American Indian Art and Caves

Artifacts from caves finally returned

During the last year, I have been asked by clients to appraise items that were found in caves or were found in diggings. Several pottery pieces were from the village of Sikyatki diggings (Hopi). As an appraiser of American Indian art, can I appraised these items? What information must an appraiser and clients know about American Indian prehistoric and historic items?

Knowledge of the Archaeological Resources Protection Act of 1979 (ARPA) is essential. This law governs the excavation of archeological sites on federal and Indian Lands in the United States, and the removal and disposition of archeological collections from those sites. No person may sell, purchase, exchange, transport, receive, or offer to sell, purchase, or exchange any archaeological resource if such resource was excavated or removed from public lands or Indian lands. (Wikipedia)

Before I enter into a contract to appraise historic pottery or other archeological items, I ask the client how they obtained these items. In many cases, the client inherited these items and has little knowledge about how their family members obtained the items. Were these items found on public, Indian or private lands? Can the client provide evidence of the identity of the items? Were the items from a digging or from caves? Were the items bought from auction houses, galleries, or individuals? Are you aware of the federal laws concerning these items?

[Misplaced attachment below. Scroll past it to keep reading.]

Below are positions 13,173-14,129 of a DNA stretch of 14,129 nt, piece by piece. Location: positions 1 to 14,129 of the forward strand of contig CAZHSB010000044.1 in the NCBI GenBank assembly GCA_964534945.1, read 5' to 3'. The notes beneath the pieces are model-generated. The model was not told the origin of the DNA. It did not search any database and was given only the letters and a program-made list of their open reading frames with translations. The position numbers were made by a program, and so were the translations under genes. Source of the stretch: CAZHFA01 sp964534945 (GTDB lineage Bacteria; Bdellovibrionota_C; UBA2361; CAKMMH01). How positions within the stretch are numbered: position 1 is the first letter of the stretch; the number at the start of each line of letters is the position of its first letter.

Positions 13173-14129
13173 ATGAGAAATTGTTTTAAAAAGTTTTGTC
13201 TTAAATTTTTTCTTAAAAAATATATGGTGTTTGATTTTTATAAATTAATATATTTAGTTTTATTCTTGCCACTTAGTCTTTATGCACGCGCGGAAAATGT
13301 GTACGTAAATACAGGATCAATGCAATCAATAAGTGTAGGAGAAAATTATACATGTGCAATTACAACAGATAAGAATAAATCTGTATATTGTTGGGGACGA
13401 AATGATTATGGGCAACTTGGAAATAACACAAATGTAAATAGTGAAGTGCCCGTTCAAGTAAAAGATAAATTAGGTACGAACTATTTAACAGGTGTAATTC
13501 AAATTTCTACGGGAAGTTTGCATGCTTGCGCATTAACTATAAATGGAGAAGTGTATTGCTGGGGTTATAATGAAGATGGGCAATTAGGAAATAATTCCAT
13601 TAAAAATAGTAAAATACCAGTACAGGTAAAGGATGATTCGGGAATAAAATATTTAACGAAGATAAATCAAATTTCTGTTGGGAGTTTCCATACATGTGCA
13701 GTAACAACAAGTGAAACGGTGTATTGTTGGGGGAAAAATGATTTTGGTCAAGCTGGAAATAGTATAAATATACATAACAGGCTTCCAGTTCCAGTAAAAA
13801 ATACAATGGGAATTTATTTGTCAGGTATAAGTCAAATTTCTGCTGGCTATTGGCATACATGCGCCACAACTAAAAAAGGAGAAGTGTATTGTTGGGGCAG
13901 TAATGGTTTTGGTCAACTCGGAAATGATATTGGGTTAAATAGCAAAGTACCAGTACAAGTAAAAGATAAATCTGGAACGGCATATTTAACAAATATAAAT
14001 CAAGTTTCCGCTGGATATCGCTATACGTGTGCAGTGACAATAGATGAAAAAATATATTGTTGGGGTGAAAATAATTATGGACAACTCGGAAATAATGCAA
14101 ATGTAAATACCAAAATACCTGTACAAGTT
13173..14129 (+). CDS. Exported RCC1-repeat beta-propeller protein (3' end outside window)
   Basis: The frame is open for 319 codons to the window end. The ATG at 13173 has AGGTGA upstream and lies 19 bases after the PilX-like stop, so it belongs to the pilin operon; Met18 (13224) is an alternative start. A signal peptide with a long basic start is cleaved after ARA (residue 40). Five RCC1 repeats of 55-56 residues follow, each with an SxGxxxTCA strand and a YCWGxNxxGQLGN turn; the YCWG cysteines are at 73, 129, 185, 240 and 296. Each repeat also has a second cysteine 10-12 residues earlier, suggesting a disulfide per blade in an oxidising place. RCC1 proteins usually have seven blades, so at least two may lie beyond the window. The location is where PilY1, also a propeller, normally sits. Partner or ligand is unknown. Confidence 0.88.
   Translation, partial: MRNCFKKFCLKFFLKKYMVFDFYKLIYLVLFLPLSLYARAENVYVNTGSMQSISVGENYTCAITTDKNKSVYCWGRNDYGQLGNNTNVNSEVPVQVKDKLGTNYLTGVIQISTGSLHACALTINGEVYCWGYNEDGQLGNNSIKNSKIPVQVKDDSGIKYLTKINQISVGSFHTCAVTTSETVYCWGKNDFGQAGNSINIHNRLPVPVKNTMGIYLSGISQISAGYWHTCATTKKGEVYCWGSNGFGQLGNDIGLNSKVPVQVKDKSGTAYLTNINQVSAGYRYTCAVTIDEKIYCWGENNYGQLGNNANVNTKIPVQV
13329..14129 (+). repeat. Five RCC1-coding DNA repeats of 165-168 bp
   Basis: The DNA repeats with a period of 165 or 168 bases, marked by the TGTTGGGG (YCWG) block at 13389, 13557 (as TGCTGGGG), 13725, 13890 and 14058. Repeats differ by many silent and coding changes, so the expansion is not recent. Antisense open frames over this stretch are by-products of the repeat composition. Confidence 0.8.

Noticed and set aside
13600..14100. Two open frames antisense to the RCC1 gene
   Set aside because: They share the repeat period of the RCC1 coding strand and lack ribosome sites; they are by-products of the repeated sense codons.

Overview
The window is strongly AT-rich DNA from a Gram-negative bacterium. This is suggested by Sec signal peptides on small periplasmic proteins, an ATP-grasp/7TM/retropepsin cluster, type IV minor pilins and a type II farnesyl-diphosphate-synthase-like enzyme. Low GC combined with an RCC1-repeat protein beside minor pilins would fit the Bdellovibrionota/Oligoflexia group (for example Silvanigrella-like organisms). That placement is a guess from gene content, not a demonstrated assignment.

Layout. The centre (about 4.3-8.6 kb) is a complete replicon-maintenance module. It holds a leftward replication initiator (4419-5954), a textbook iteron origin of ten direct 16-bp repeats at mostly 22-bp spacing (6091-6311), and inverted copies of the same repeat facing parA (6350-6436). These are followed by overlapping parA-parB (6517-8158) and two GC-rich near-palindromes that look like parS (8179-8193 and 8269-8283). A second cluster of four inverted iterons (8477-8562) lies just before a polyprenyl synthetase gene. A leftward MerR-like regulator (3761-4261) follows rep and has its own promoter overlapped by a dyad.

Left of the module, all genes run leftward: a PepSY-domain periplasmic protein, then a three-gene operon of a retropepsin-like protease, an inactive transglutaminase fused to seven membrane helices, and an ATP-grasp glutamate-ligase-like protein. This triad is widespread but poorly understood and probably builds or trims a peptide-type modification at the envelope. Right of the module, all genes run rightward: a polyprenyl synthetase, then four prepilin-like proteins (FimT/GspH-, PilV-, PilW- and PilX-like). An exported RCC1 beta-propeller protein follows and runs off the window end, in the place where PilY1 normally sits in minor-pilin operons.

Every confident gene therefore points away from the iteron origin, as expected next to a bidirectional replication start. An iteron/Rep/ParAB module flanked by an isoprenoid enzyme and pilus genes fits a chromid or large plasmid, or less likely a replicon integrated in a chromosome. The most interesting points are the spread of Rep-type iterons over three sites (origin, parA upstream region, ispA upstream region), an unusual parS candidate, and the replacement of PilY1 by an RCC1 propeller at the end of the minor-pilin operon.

In 2009, federal government officials arrested many people who stole pottery and other archeological items from federal and Indian lands through archeological diggings and searching caves. In a Bureau of Land Management news release, the former Secretary of the Interior, Ken Salazar said “Let this case serve as notice to anyone who is considering breaking these laws and trampling our nation’s cultural heritage ...track you down and bring you to justice.” (ARPA & NAGPRA)

Many of these stolen items were repatriated to the original owners, often specific American Indian tribes. The law that governs repatriation is the Native American Graves Protection and Repatriation Act of 1990 (NAGPRA),a United States federal law enacted on November 16, 1990. The Act requires federal agencies and institutions that receive federal funding to return Native American “cultural items” to lineal descendants and culturally affiliated Indian tribes and Native Hawaiian organizations. Cultural items include human remains, funerary objects, sacred objects, and objects of cultural patrimony (Wikipedia).

Issues of "The American Indian Art" magazine provide insight into the NAGPRA law. Reading the Legal Briefs provides information about museums repatriating items. One that impressed me was that the Arizona State Museum, Tucson, AZ repatriated items which had been donated to the museum. The items were returned to the Hopi tribe – the original owners. The return of these items to the original owners, American Indian people, fulfilled the NAGPRA law. Be aware of these two laws as you review the provenance of your historic items in your collection. If you donated them to a museum (NAGPRA) or to Indian tribe, you are returning them to the original owner.

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